How Do Internet Patents Work?

Tinder vs. Bumble and Patents in the Internet Age

How Internet Patents Work
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The internet of things (IoT), physical objects connected to the internet, is fueling an ever-growing number of apps, which in turn is increasing the number of patent applications in almost every area of business, from agriculture to retail to manufacturing.

These internet patents are changing the world of patent law because they aren't quite the same as traditional patents. If you want to create something new on the internet, you might create an app, or a piece of internet software. Then, you might decide you want to patent the new idea that you created.

What Can Be Patented?

A patent gives the owner of an invention the right to use the invention as they wish and it keeps others from using it. Patents are issued by the U.S. Patent and Trademark Office. You can patent any new and useful process, machine, article of manufacture, or composition of matter, or any new and useful improvement to one of these.

Internet Patents as Business Method Patents

A business method patent is a utility patent for a new and useful process. The word "process" is defined by law as a process, act, or method, primarily industrial or technical processes. Internet apps fit into this category.

There are specific requirements for business method patents, meaning they must be:

  • Patentable subject matter, not an abstract idea
  • Useful, producing a concrete result
  • Novel, different from any previous method invention, and not previously exposed to the public
  • Non-obvious, something new or unexpected to those in the subject area, not a natural evolution of previous methods

Tinder vs. Bumble: An Internet Patent Lawsuit

Tinder, an online dating site owned by Match Group, has a patented app for users. Soon after, rival online dating site Bumble developed its own app, which worked a lot like Tinder's.

Tinder sued for patent infringement, alleging that several of its patents were infringed on (stolen) by Bumble. Tinder's app allows a user to view a stack of swipeable cards with photos of potential matches. The user can swipe right if interested or left if not. If two users swipe right on each other, a match has been made.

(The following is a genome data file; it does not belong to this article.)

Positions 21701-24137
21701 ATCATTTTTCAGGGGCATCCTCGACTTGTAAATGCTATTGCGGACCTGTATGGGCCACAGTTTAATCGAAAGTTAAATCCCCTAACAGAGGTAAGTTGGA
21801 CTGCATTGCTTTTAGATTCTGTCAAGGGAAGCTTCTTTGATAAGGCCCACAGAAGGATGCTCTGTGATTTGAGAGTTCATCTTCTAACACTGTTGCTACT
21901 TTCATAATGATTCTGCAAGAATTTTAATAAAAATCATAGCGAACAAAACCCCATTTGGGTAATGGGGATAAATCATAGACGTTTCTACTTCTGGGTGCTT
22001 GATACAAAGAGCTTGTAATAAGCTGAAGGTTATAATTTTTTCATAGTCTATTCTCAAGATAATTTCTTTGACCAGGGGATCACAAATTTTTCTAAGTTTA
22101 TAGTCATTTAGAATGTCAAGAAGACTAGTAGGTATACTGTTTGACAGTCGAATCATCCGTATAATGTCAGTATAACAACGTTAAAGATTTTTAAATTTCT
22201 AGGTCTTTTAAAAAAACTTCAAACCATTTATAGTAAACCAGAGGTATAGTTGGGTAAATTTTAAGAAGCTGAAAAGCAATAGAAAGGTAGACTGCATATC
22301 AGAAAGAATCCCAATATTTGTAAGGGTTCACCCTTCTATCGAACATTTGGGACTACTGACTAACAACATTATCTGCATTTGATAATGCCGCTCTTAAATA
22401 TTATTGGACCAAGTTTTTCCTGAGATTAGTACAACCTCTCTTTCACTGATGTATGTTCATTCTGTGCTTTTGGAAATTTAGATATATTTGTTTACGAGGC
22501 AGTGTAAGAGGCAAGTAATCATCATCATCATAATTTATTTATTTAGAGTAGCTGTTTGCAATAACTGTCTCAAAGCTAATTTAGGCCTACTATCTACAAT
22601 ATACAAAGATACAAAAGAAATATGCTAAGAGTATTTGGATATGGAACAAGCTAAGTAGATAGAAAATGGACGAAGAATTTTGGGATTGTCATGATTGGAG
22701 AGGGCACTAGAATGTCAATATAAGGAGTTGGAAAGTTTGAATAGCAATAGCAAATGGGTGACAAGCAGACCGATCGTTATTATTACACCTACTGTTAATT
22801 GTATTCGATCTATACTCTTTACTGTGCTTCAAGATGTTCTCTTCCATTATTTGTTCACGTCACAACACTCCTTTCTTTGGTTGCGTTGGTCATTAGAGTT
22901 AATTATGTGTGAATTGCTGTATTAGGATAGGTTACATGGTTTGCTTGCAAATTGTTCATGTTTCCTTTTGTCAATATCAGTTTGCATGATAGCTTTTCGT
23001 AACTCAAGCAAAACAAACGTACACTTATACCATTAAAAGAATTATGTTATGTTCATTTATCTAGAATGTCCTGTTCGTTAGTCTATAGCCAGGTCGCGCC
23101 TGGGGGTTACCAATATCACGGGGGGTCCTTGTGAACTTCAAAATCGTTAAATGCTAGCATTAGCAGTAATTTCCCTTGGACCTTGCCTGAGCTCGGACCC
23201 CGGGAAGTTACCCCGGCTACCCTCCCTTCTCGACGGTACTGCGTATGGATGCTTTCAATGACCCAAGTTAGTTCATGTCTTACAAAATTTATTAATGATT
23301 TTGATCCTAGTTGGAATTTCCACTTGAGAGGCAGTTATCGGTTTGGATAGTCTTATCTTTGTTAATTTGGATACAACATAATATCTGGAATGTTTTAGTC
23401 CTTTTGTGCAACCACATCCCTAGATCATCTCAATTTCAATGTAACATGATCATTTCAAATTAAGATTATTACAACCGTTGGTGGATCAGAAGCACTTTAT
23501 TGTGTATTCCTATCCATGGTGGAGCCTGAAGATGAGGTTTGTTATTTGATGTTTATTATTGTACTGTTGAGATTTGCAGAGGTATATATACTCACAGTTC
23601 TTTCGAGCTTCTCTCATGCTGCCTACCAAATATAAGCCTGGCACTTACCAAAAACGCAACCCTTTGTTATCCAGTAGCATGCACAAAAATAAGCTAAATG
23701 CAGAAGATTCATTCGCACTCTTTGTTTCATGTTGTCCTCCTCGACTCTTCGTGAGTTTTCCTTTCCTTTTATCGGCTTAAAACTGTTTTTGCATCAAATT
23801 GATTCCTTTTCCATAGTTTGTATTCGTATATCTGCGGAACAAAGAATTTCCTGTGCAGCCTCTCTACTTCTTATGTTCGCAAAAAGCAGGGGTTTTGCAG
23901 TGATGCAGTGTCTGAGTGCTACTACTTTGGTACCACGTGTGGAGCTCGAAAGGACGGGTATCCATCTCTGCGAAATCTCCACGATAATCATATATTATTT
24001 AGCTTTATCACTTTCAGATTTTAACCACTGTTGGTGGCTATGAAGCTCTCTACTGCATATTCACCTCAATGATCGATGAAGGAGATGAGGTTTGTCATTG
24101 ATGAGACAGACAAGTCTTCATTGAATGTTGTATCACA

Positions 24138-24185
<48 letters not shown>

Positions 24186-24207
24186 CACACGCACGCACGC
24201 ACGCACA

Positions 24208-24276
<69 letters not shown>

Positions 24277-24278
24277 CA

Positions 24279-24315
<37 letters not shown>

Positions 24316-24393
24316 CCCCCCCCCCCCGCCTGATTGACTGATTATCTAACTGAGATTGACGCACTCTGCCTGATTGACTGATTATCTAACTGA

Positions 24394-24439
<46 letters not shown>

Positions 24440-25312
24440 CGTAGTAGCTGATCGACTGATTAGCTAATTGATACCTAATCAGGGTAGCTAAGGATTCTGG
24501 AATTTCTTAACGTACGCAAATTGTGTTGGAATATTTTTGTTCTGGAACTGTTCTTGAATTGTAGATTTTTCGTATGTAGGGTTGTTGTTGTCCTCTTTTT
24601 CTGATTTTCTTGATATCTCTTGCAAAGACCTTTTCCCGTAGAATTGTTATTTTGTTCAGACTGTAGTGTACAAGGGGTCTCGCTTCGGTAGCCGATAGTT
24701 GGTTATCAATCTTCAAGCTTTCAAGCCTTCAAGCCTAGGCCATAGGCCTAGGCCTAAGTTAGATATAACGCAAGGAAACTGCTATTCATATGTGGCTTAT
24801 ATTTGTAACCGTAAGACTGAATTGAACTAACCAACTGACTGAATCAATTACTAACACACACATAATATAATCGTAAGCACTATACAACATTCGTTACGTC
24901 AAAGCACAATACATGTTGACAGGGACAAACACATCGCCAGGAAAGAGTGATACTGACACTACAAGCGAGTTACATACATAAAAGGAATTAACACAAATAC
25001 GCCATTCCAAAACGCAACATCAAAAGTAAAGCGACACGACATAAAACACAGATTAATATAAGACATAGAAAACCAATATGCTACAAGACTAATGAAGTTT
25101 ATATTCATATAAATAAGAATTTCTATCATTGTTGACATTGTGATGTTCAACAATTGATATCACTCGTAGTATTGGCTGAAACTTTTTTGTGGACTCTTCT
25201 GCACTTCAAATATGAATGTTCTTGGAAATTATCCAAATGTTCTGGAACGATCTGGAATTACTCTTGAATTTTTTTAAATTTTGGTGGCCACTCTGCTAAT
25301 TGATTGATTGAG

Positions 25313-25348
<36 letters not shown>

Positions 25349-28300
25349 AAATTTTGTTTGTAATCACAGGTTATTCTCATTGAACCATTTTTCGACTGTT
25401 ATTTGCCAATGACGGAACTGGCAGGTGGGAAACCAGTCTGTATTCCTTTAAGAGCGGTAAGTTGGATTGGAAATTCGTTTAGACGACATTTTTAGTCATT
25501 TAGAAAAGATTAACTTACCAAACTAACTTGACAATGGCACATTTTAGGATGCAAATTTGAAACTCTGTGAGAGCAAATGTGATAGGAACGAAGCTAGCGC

Bumble was founded by three ex-Tinder executives, and Tinder claimed that Bumble copied their swipe-based mutual opt-in premise.

On June 12, 2020, Match Group and Bumble announced that they had reached an agreement to settle out of court. Details of the settlement weren't disclosed.

Is an Internet Application Patentable?

The first question to ask in a lawsuit for an internet patent is whether the idea is patentable. Software applications are based on algorithms, a set of rules to follow in calculations for processes. Is a software algorithm a process, something concrete that deserves patent protection? Or is it an abstract idea that isn't patentable?

In the Tinder vs. Bumble lawsuit, Bumble said the matching algorithm is a general idea and not patentable. Tinder said the swipe plus the matching algorithm was a new invention and patentable.

In 2014, the Supreme Court ruled in a similar case (Alice Corp. v. CLS Bank International) that a patent should not have been issued to Alice Corporation, creator of software for financial analysis. The Court said that while software can be patented, you can't patent an abstract-eligible idea and turn it into a patent-eligible invention. The Court went on to explain that in order to obtain a patent, a company’s idea must actually improve how a computer functions or make other technical advancements.

You can apply for and receive a patent but it might be challenged in court. Tinder, for example, received a patent for the applications in the lawsuit. (You can search for Tinder's patents by putting "Tinder" in Term 1 and "Applicant Name" in Field 1.) Someone might claim that the product is not patentable or that someone already patented it.

How to Patent an Idea With Internet Use

To improve your chances of getting your internet patent accepted, and giving it a good chance of standing up in court if it's challenged, you should:

  • Begin with an overall description of what the idea does and how it works with other apps in your system.
  • Include the computer code,
  • Make sure all your descriptions are as specific as possible.
  • Remember to write for an average non-technical reader at the patent office.

Other Tips for Internet Patents

As you get ready to patent your internet idea, consider these tips:

  • The internet is international, and patents must be too. The World Intellectual Property Organization can help you get your patent accepted worldwide.
  • Take steps to protect your patent from theft or disclosure during the process. Don't share the idea with anyone except those who need to know. For example, you could require employees and others to sign non-disclosure agreements.
  • Consider possibilities for collaboration and licensing after you receive your patent.
  • Finally, get advice from a patent attorney or allow a patent agent to help you walk through the process to improve your chances of having your internet patent accepted.